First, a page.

All 12 of Roger Stone’s jurors say they feel their safety is threatened by right-wing rage over conviction
Roger Stone speaks to Fox Nation (screen grab)

On Thursday, CNN reported that all of the jurors who served in the trial of President Donald Trump's friend and former campaign adviser Roger Stone have issued anonymized statements saying that they fear for their personal safety, and that they need their identities protected.

"The jurors are fighting in court to keep private forms they filled out before the trial. They and other prospective jurors had written to the court answers about their employment history and other personal details, so that the attorneys and the judge could vet the jury for bias. A right-wing conspiracy theorist and writer is asking to release the questionnaires now publicly," reported Katelyn Polantz. "The jury forewoman, Tomeka Hart, wrote that she still feels unsafe after the President tweeted about her around Stone's sentencing date. Hart and another juror, Seth Cousins, who identified themselves to the media after the trial, said they've received threatening letters and postcards in the mail from strangers — a veiled threat that implies their home addresses are known."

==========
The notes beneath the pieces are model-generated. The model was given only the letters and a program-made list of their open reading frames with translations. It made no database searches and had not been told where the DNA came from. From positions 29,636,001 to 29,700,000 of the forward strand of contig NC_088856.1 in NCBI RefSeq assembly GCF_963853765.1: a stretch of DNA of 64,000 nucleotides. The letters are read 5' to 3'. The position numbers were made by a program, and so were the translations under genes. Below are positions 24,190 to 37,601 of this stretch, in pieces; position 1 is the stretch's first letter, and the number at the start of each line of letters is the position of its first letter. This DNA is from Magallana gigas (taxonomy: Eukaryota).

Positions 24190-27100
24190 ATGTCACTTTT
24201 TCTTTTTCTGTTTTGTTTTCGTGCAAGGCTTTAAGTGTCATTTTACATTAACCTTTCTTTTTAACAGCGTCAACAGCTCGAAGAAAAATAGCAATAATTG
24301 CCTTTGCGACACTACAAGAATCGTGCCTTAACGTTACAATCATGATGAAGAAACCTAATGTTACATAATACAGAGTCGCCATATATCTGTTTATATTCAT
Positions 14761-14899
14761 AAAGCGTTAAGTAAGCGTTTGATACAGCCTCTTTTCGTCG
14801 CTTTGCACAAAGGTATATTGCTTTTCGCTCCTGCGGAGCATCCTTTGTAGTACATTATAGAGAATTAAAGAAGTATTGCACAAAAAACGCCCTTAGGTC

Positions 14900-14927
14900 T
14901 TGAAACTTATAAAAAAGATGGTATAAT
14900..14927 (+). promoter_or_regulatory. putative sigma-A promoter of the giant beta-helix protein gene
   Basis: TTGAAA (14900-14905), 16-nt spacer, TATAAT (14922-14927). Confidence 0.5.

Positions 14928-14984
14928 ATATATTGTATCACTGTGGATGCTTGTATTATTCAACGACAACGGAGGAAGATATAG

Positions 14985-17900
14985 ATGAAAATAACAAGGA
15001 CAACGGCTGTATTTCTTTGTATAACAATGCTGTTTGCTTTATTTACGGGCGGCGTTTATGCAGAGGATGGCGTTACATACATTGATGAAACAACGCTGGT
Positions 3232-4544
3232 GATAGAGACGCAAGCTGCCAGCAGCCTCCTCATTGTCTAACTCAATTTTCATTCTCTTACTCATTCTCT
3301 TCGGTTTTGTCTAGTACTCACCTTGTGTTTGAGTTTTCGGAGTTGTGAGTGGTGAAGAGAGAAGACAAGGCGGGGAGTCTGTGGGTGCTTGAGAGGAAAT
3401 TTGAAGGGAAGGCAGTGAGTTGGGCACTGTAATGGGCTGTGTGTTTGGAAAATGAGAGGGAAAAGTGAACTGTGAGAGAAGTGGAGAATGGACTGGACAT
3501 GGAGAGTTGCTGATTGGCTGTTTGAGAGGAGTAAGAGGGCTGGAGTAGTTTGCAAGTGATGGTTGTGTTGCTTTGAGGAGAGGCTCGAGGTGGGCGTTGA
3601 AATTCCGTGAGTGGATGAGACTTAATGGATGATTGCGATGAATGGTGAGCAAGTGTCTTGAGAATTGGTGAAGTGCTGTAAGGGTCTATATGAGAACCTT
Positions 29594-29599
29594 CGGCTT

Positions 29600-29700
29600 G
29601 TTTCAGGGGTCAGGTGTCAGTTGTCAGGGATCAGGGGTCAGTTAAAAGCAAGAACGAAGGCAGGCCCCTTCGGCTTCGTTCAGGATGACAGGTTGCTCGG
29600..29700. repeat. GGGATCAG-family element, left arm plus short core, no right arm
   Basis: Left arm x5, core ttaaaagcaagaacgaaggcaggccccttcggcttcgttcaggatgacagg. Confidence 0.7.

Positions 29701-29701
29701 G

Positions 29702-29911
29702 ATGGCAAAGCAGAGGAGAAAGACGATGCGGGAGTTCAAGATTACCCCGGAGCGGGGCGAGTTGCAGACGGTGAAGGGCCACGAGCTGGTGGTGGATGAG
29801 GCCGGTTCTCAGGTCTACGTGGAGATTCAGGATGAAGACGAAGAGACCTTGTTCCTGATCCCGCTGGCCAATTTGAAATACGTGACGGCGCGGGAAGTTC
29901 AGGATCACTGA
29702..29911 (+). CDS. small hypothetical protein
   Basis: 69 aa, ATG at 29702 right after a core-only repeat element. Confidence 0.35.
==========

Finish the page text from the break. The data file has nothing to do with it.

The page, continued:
"I try to stay away from danger, but now it seems like the danger is coming to me," said Juror H in a court filing. "This whole situation blows me away, because all that I expected before the trial was simply appearing for jury duty. I feel that I should be protected for performing my civic duty."

"I am frightened that someone could harm my family simply because I was summoned and then chosen to serve on the jury," agreed Juror B.

Stone was convicted of false statements, witness tampering, and obstruction relating to his role acting as a backchannel to WikiLeaks for the Trump campaign in 2016. His trial became a cause célèbre for many right-wing activists who are convinced he was framed for political purposes — a narrative enforced by President Donald Trump, who has blasted the trial as unfair and attacked Hart specifically, calling her a "tainted" juror.

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